It is important to note the word of caution from M S Swaminathan when he writes that one should “… collect, catalogue and conserve the existing genetic variability in brinjal. Such a collection must be carefully preserved, before we permit the extinction of the gifts of thousands of years of natural evolution and human selection.” More importantly, he suggested that we “… undertake a careful study of the chronic effects of Bt brinjal on health. This is analogous to the studies carried out on the impact of tobacco smoking on the incidence of lung cancer …”. I could not agree with him more.

The unstated implications of Swaminathan’s comments are that he is not sure whether the Bt lobby is not hiding something the way the tobacco lobby did.

There is no doubt that brinjal as medicinal properties especially with respect to type 2 diabetes. I have benefited from it personally. The uncooked wilder varieties (paneerful for vegetable cheese rennet or sundakkai for more kozhumbu) seems to be the more efficient.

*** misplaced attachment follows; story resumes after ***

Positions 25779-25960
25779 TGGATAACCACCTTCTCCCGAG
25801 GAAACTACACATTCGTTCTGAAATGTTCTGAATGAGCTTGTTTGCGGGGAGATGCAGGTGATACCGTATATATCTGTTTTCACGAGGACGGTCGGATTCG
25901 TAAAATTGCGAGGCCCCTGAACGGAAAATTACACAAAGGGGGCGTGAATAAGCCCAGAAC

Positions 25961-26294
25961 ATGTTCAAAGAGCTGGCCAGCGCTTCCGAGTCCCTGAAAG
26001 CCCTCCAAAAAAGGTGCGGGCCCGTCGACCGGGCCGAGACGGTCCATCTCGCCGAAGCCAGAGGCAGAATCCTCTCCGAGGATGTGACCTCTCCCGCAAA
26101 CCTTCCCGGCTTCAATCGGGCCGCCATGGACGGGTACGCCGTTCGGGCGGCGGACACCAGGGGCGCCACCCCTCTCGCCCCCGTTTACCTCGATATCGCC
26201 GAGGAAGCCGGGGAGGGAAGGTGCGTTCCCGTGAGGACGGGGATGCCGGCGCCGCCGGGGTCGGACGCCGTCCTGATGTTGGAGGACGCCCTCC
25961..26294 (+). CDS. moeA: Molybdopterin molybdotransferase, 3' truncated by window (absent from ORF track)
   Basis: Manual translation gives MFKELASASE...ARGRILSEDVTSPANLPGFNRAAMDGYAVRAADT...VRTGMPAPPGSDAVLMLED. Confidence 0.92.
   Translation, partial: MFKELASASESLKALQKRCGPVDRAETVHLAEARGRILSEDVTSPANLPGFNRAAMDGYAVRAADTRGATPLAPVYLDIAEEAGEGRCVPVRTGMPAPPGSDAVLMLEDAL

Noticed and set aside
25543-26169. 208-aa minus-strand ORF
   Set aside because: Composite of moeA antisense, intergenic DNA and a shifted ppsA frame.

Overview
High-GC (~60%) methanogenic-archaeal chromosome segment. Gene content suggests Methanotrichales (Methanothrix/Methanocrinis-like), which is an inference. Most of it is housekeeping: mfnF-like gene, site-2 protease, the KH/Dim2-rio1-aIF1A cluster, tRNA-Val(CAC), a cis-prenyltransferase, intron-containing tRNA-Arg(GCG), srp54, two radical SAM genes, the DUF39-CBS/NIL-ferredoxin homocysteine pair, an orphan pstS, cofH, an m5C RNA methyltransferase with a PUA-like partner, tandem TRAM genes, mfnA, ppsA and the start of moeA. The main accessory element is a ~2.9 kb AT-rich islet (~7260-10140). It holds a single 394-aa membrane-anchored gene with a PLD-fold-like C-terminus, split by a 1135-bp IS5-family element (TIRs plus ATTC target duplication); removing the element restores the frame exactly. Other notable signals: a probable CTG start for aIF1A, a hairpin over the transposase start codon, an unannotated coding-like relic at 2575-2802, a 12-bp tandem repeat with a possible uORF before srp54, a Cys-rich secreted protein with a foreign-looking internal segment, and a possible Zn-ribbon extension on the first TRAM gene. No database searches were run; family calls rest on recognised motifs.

In the minister’s report, Dr. G. Sivaraman, of the National Siddha Pharmacopia Committee, of the Government of India gave actual figures from the Minister|s report on the variation in Bt brinjal that could affect the way the ayurvedic practitioner would approach plant synergy. For instance, the test analysis showed nearly 40% changes between wild an Bt brinjal in methanol extracts of solanine (increases in Bt brinjal) and solamargine (decreases in Bt brinjal). Such changes are brought about by stress in the plant, they say, and which I believe. The ratio of solasonine to solamargine which is nearly unity in the wild brinjals is nearly doubled in the Bt brinjal. These alkaloids show effectiveness in anticancer treatments as per a Korean study. They act synergetically so that a change in their ratio could have large changes in their effectiveness, say in medicine or in the ayurvedic formulations as well.

This is a perfectly valid and important point. It is strange that the latest EEC-II report recorded such changes but did not comment on it.

As far as my food is concerned, the very important testing of changes due to different cooking procedures were not carried out. Dr. Sivaraman draws attention, for instance, to the seasoning methods that are traditionally used for nullifying toxic effects during processing or cooking.